Home All Whole-hearted Living

Whole-hearted Living

written by Steve Safigan 24 January 2011

Steve Safigan, MAPP '09, is a practicing life coach (CPCC). He is president of Foundations Seminars and presents personal growth seminars specializing in positive interventions for healthy adults looking for more happiness, meaning, and connection in their own lives. Full bio.

Steve writes on the 4th of the month, and his articles are here.

Brené Brown

Brené Brown

Brené Brown is a research professor at the University of Houston Graduate College of Social Work. She’s a writer, a speaker, a story-teller, and—as it turns out—a minor internet phenomenon. Perhaps it’s only because of the field in which I work, but her “TED talk” video keeps being recommended to me from various people who do not know each other and therefore are finding the video independently. I’m apparently not alone, as more than a quarter million people have viewed the 20-minute video through YouTube at a rate of about 10,000 views per week.

The video is attached at the bottom of this article, and it can also be found on the TED site

Messy Concepts

Brown has dedicated her research career to scientific study of the inner workings of such messy and hard-to-quantify concepts as shame, vulnerability, worthiness, and connection. Because these concepts are difficult to measure using quantitative methods such as questionnaires and surveys, Brown uses qualitative methods such as formal in-depth research interviews. Brown claims, “I hack into other peoples’ lives for a living.” I’ll have more to say about the utility of qualitative methods for these hard-to-define concepts in a follow-up article.



Brown has conducted over 10,000 interviews, including more than 1,000 formal research interviews. Because she has talked to thousands of people about topics such as compassion, connection, love, and belonging, she has a rich and detailed perspective into the human spirit. She understands the anatomy of happiness, what she calls “whole-hearted living.” I believe this is why her talks generate so much resonance and referrals to others. It also gives her instant credibility.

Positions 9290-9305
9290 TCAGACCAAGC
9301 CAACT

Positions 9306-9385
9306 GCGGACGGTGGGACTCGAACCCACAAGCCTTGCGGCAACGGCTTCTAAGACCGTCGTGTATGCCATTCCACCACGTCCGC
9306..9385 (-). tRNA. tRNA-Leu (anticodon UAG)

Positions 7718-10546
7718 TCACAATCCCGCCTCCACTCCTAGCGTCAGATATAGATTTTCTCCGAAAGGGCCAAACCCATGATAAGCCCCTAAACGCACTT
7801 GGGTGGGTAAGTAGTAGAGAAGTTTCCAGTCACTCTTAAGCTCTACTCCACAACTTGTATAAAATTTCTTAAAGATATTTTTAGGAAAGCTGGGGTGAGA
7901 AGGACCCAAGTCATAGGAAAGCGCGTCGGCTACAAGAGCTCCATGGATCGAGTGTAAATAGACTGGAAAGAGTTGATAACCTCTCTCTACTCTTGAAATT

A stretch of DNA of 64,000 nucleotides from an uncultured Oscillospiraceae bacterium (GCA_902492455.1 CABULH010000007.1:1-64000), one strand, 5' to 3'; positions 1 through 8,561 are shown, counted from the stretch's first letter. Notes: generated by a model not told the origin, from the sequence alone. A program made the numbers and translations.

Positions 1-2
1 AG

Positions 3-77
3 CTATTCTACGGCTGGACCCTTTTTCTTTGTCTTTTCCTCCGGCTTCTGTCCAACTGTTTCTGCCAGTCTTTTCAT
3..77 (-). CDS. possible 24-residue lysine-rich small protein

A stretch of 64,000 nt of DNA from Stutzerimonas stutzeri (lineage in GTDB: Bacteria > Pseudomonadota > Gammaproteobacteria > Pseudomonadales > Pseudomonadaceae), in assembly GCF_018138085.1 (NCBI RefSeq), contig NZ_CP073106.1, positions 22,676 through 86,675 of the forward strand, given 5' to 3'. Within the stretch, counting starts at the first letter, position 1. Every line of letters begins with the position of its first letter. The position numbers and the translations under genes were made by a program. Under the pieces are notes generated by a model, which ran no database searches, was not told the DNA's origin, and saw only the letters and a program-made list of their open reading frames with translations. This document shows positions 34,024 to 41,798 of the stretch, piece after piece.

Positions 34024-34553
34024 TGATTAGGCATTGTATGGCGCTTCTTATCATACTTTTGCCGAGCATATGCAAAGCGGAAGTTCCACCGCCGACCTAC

Because I facilitate a multi-day, intensive personal growth workshop, I’ve talked to roughly 1,000 people about similar issues. In my view, Brown’s perspective on human relationships is spot on.

Key Points of her Video (for Reference)

Brown’s video is densely packed with important concepts and personal insights. After all, she has to summarize her life’s work in 20 minutes. Here are some of the primary points from her talk:

  • Connection is what gives purpose and meaning to our lives; we’re neurobiologically wired for connection.
  • Shame is best understood as the fear of disconnection.
  • Underlying shame is the feeling of excruciating vulnerability.
  • In order for connection to happen, we must be vulnerable and allow ourselves to be really seen.
  •      Belonging


  • People who have a strong sense of love and belonging (Brown’s definition of whole-hearted) believe that they’re worthy of love and belonging. It’s the only difference between those who have it and those who don’t.
  • Whole-hearted people have the courage to be imperfect; the compassion to be kind to themselves first and then to others; and the authenticity to let go of who they think they should be in order to be who they are.
  • Whole-hearted people embrace vulnerability and believe that it is uncomfortable but fundamental and necessary.
  • Vulnerability is the core of shame and fear and struggle for worthiness, but it’s also the birthplace of joy, of creativity, of belonging, and of love.
  • We numb vulnerability. The problem is that we cannot selectively numb emotion. When we numb negative emotion, we also numb joy, gratitude, and happiness.
  • We numb through addiction, through trying to make the uncertain certain, through perfectionism, and through pretending that what we do doesn’t have an impact on other people.

Brown’s prescription for happiness is: Let ourselves be deeply and vulnerably seen. Love with our whole hearts, even if there’s no guarantee. Practice gratitude and joy. Believe that we are enough.

Brown speaks to what really matters to us as humans, instead of what we often think matters. Her research deepens our understanding of positive concepts such as gratitude, joy, compassion, authenticity, resilience, faith, and play. By doing so, Brown is helping to mature our understanding of the inner workings of positive psychology and make it accessible to ordinary people living everyday lives.




Brown, B. (2010). The Gifts of Imperfection: Let Go of Who You Think You’re Supposed to Be and Embrace Who You Are. Hazelden Publishing.

Brown, B. (2007). I Thought It Was Just Me (but it isn’t): Telling the Truth About Perfectionism, Inadequacy, and Power. Gotham.

Brown, B. (2010a). Brené Brown: The power of vulnerability. TED Talk.

Brown, B. (2010b). Brené Brown’s TED-KC talk.

Brené Brown from the TED talk page
Connection courtesy of Sundaraman Ramaswamy
Belonging courtesy of Homini:)

Not seeing the pictures for the book links? Disable Adblocking for this site to view them.

You may also like


Steve Safigan 20 March 2012 - 2:40 pm

Brene Brown has a follow-up TED talk now posted to the TED web site. View it at http://www.ted.com/talks/brene_brown_listening_to_shame.html It’s getting more than 3,000 views per HOUR!

John Wernecke 17 May 2012 - 5:57 am

Thanks for this great article. I have read these books and would agree with Brown’s assessment of the human condition. She offers great insights into positivity.

Kacy Fletcher 21 July 2016 - 8:28 pm

Love Brene Brown’s work – there is such a classic simplicity behind it and it makes sense across so many different domains in life.


Leave a Comment

This site uses Akismet to reduce spam. Learn how your comment data is processed.

WP Twitter Auto Publish Powered By : XYZScripts.com